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Faith leaders: Gov. Hogan is opening churches too soon, risking further spread of coronavirus | COMMENTARY

Is it too soon to reopen churches shuttered because of coronavirus? Some faith leaders believe so.
Is it too soon to reopen churches shuttered because of coronavirus? Some faith leaders believe so. (Baltimore Sun photo by Algerina Perna)

We, as 95 multifaith religious and community leaders in Maryland, are deeply concerned about Gov. Larry Hogan’s May 27th decision to resume indoor gatherings at 50% capacity for worship.

In Maryland’s “Roadmap to Recovery,” released by the state on April 24th, the “low risk” stage of the reopening plan was to include “limited attendance outdoor worship gatherings.” The “medium risk” stage of the plan suggested that, at some point, “indoor religious gatherings” with small groups might be appropriate.The “high risk” stage of the plan included approval for “larger religious gatherings.”

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The roadmap says: “There is no realistic timeline yet from any of the scientific experts for achieving this level, as this requires either a widely available and FDA-approved vaccine or safe and effective therapeutics that can rescue patients with significant disease or prevent serious illness in those most at risk to reach a full return to normal conditions.”

There does not yet exist a widely available and FDA-approved vaccine, nor safe and effective therapeutics for this virus. Returning to indoor public worship now, at the beginning of what ought to be a data-driven and deliberate reopening process, could have potentially devastating consequences for faith communities and all residents throughout Maryland. We collectively reject absolutist arguments and attitudes that present false choices between public health and economic well-being.

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We reject arguments that attempt to disconnect the free exercise of religion from the health and lives of our families and neighbors. We reject arguments that would claim that people of faith have a particular divine protection from the virus. We reject arguments that state (or simply imply) that some lives are less valuable than others or ought to be sacrificed in the name of economic recovery.

Our consideration here is particularly for older individuals, people who are incarcerated, people experiencing homelessness, people of color and people who are undocumented. Many of those people are called “essential” and yet are too often treated as disposable. Indoor religious gatherings that convene large groups of people from multiple households for an extended period of time are particularly dangerous given the virulent nature of COVID-19.

Those groups usually include people who are particularly vulnerable due to their age, weakened immune systems and other preexisting health conditions. They also often include young children who may be silent vectors of the disease and often struggle to practice social distancing. Worship services regularly involve unison chanting, speaking and singing, which have been linked to substantial infection clusters. Central to many worship practices are praying in close proximity to one another, being in physical contact with others and sharing communal meals. What is legally permissible is not always what is in the best interests of our communities within and beyond our houses of worship.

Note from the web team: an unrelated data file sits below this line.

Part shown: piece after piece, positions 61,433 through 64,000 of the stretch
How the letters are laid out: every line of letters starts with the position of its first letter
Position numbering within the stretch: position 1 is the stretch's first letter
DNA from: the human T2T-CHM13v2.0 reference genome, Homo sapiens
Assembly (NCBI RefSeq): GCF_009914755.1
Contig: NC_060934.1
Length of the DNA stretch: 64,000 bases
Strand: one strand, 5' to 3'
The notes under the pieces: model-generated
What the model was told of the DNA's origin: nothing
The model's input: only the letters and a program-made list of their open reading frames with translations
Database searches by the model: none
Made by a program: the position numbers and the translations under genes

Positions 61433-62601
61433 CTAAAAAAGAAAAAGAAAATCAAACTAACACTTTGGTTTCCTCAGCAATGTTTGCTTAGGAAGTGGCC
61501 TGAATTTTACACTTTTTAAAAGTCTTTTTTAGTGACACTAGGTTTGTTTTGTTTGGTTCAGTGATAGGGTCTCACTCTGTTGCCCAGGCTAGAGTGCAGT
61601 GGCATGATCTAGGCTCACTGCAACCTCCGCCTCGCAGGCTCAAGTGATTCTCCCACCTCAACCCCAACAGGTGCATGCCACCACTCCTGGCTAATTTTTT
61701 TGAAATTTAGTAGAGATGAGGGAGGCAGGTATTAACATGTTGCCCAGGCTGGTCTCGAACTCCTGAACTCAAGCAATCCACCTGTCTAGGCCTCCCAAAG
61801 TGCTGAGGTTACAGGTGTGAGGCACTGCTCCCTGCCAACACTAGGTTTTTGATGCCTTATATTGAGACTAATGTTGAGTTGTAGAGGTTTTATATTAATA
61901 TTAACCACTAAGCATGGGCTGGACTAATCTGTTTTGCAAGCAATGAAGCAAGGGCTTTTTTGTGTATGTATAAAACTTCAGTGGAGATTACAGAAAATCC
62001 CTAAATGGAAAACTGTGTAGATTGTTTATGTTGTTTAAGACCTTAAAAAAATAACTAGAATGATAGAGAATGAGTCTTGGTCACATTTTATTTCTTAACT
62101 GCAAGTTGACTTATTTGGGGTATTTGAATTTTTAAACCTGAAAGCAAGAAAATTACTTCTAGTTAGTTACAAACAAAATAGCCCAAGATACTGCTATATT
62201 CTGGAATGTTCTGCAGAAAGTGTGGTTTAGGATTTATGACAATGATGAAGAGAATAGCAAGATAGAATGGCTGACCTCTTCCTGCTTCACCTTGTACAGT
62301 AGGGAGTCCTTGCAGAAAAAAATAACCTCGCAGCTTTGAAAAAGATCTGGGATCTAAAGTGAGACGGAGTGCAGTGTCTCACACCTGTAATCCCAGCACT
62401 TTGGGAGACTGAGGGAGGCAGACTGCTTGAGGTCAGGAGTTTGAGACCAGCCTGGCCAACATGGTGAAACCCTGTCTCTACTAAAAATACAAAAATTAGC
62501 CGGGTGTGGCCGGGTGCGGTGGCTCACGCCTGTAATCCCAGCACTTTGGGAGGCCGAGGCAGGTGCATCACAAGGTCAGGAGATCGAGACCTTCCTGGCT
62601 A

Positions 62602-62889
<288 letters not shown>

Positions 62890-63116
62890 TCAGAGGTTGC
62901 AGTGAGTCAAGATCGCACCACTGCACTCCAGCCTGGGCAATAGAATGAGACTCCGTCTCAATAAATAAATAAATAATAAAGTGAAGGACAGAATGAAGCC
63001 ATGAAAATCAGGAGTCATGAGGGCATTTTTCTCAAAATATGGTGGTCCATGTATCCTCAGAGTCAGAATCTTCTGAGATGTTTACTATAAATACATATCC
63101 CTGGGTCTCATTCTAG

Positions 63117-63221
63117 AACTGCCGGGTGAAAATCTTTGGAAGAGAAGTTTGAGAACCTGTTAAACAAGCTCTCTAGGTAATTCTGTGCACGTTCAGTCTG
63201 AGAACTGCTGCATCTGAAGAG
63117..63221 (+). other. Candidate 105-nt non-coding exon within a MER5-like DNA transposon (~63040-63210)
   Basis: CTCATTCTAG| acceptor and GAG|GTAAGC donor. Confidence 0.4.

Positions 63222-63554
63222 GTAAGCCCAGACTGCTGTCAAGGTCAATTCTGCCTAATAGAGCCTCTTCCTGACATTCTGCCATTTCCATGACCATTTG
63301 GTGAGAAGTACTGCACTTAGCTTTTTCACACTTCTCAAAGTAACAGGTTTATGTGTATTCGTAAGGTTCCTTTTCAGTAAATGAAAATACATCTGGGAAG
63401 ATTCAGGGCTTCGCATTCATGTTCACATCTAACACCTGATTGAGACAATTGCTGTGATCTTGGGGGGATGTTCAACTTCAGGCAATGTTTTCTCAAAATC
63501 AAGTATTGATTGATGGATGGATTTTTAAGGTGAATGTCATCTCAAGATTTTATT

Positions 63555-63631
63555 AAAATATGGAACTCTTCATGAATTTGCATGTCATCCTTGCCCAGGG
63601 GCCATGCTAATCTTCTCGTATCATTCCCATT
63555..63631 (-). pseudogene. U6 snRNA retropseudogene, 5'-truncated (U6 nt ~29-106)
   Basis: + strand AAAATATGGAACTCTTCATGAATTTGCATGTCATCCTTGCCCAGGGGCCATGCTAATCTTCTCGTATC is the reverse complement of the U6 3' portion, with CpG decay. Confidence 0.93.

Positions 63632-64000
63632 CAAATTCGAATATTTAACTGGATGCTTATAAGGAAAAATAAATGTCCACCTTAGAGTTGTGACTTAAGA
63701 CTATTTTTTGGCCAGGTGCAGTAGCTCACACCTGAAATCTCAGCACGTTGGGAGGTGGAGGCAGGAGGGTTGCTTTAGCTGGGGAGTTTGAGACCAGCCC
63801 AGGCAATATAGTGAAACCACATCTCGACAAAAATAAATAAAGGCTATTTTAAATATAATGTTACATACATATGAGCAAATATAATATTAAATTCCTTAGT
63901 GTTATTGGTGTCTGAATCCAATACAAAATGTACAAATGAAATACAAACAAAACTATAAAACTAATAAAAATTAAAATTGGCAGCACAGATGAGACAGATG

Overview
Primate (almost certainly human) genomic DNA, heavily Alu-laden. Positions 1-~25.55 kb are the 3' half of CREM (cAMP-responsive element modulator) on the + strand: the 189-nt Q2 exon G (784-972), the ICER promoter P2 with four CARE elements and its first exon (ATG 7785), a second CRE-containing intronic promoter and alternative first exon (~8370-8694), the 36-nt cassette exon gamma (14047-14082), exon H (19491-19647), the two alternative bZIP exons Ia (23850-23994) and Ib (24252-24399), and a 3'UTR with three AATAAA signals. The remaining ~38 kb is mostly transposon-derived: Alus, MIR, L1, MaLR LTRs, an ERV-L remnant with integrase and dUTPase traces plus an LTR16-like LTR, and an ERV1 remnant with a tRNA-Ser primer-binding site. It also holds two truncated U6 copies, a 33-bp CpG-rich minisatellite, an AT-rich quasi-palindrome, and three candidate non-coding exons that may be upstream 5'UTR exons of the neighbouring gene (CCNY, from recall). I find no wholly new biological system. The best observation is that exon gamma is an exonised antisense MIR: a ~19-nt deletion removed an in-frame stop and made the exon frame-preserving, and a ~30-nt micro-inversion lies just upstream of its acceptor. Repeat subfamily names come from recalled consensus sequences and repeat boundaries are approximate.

As leaders responsible for the well-being of our congregations, faith communities and neighbors, we consider beginning to gather for indoor public worship at this time to be premature and irresponsible given persistently high numbers of hospitalizations and deaths, and given the lack of a vaccine or proven effective treatment. We urge our clergy colleagues and people of faith to be careful and patient, to follow the recommendations of reputable public health officials and the medical community, and to formulate comprehensive and safe reopening plans specific to their needs.

That will necessarily include ensuring appropriate protective equipment and hand sanitizer are available in each house of worship. We call on the governor’s office to partner with us to ensure that every faith community has access to an adequate stock of these supplies and equipment so all those who wish can worship both freely and safely.

Decisions about returning to different forms of public worship ought to be grounded in science and be guided by a particular concern for those most vulnerable in our society. In all of these things we ought to be motivated by love for our neighbors — our neighbors who might come to worship and be exposed to the virus, and our neighbors who might be put at risk by those worshipers in the broader community. Love for neighbors is the defining social ethic of our faith traditions, and it shapes our response to this pandemic and our consideration about a return to public worship.

We implore our elected officials to be similarly guided by that ethic, to be responsible and responsive partners with us in caring for our communities, and to be consistent in their application of public health expertise to their decision-making on behalf of us all.

Mark Parker (BreathOfGodLC@gmail.com) is the pastor of Breath of God Lutheran Church and Ariana Katz is rabbi of Hinenu: The Baltimore Justice Shtiebl. They write on behalf of nearly 100 faith leaders.

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